Open the Terminal app and enter the following command (make sure you enter the correct filename) to unzip the Android Studio files:

unzip android-studio-ide-173.4907809-linux.zip

It will take a few minutes. Once done, run another command to start Android Studio:

./android-studio/bin/studio.sh

You will now be greeted with the standard Android Studio setup wizard. Perform the setup as usual to download the required Android files.

6. Add launcher icon

When the installation is complete, the Android Studio welcome window will appear. Android Studio is completely installed and ready to use, but as is, you will need to open Android Studio from Terminal the same way we installed it. To make things easier, we can add a Launcher icon.

In the Android Studio welcome window, in the lower right corner, you will see Configure. Click on it to open the menu, then choose Create an office entry. Click OK on the menu that appears. Now Android Studio will appear in your launcher.

7. Enable Wi-Fi debugging (optional)

Enabling Wi-Fi debugging is only required if you want to debug apps on your Android device. If you don’t plan on doing this or are willing to wait for Google to allow debugging Android apps over USB from Android Studio on Chrome OS, you can skip this step. Wireless debugging is a security risk, and should be used with caution.

You will need a second computer (Windows, macOS, or Linux) with Android Studio installed to enable WiFi debugging on your Android device. Connect your device (with USB debugging enabled) to your second computer and run the following command:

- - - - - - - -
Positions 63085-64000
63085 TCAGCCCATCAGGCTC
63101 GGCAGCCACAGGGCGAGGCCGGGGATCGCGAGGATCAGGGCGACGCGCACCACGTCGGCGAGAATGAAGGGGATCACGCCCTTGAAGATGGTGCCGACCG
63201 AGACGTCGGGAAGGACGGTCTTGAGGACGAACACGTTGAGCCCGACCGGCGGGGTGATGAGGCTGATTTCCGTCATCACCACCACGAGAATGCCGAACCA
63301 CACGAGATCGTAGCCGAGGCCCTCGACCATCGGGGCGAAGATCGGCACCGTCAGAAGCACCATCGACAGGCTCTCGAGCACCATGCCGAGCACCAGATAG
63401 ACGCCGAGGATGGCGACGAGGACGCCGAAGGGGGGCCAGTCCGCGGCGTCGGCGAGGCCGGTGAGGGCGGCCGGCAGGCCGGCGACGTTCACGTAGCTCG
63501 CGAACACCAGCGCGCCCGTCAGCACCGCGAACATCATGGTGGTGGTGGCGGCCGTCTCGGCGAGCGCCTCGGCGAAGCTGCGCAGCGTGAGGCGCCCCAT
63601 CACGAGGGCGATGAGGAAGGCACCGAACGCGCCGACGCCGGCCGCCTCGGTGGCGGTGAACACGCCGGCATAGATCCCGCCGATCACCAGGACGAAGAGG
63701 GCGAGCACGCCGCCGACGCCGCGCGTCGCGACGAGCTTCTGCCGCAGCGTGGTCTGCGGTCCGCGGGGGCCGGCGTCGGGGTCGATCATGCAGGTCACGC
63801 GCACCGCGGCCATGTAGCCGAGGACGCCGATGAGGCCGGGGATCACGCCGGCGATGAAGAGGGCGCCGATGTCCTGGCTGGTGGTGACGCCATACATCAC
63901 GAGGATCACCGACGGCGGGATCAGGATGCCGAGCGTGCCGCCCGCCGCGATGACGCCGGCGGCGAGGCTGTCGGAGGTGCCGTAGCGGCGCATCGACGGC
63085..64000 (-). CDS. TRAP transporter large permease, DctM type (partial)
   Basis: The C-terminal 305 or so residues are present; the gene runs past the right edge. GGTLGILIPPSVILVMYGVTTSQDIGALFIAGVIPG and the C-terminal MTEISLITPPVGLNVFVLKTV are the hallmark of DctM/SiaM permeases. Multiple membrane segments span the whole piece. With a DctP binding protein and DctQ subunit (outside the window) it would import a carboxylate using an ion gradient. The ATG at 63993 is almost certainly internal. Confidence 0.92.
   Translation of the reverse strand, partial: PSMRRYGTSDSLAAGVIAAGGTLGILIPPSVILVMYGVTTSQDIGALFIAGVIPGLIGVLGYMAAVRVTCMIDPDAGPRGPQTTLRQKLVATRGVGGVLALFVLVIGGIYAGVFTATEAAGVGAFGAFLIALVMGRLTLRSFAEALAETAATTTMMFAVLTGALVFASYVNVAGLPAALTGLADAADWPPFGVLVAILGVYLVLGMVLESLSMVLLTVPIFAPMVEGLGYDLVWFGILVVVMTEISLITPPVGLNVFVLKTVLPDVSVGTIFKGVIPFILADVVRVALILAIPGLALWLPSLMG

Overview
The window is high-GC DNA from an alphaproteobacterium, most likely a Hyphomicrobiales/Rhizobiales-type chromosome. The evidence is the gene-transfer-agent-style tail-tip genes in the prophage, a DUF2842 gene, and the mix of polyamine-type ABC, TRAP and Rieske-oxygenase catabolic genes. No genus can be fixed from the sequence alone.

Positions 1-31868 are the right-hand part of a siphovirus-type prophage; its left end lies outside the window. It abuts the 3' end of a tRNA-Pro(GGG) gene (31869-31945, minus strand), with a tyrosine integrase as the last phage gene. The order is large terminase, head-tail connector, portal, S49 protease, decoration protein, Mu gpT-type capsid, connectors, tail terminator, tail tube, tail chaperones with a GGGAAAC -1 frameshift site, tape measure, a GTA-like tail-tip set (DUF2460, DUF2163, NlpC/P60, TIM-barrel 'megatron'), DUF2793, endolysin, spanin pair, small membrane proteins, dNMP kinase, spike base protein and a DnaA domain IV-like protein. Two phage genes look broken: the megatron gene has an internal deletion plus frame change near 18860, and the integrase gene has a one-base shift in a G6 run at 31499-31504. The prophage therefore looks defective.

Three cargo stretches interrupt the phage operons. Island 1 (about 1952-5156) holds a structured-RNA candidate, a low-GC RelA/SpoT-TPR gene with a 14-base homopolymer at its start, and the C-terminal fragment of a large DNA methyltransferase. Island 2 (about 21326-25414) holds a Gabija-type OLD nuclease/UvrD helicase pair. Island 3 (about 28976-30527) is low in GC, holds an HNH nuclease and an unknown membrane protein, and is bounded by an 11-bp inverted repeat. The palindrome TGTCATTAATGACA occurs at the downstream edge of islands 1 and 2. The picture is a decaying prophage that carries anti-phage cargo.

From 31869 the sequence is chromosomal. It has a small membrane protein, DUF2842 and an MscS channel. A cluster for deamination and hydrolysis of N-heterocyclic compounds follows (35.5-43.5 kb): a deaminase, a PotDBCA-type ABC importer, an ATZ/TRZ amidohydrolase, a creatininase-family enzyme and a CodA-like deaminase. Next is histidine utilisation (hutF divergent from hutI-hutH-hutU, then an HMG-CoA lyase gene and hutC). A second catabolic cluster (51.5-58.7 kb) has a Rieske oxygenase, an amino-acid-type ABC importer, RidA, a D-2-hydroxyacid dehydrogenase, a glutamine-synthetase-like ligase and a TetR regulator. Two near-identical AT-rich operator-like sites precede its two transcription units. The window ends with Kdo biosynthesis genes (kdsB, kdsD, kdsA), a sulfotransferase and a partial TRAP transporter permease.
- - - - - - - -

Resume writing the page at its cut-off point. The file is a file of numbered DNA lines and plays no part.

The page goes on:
adb tcpip 5555

If this is your first time running adb from your computer to this phone, you might be asked to enable debugging. If so, you might need to run the command again after enabling it.

That’s it! You can disconnect your Android from the computer. Wireless debugging should now be enabled.

8. Connect to a device

Whenever you want to connect Android Studio to Chrome OS for debugging, you need to follow this step. For this step, we need an IP address to connect to.

If you’re debugging directly on your Chromebook, make sure you’ve turned on Developer Mode above. The IP you need is always 100.115.92.2

If you are debugging your Android device, make sure you have enabled wireless debugging above. Make sure your Android and Chromebook are on the same Wi-Fi network. Next, you need your Android’s current IP address. This is usually found in the Settings application. Find About the phone then press Status. What you need is listed under IP adress.

Now go back to your Chromebook and open Terminal. From there, run the following command, using the previous Chromebook IP address or the Android IP address we just got:

./Android/Sdk/platform-tools/adb connect 10.211.6.113

The first time you run this command, it may say “authentication failed”. Just accept the debug prompt on your device and ignore the message. Your device will now appear in Android Studio as a debugging device.

You can verify that everything worked correctly with the following command:

./Android/Sdk/platform-tools/adb devices

 Chrome OS Terminal adb

9. Start coding!

You are ready ! You can now develop Android apps directly from your Chromebook and debug them on Android and / or directly on your Chromebook. The ability to run Android Studio on Chrome OS makes it arguably the most versatile operating system on the market today.


Check out 9to5Google on YouTube for more information:

FTC: We use automatic affiliate links which generate income. Following.


Check out 9to5Google on YouTube for more information:

[ad_2]

Comments are closed.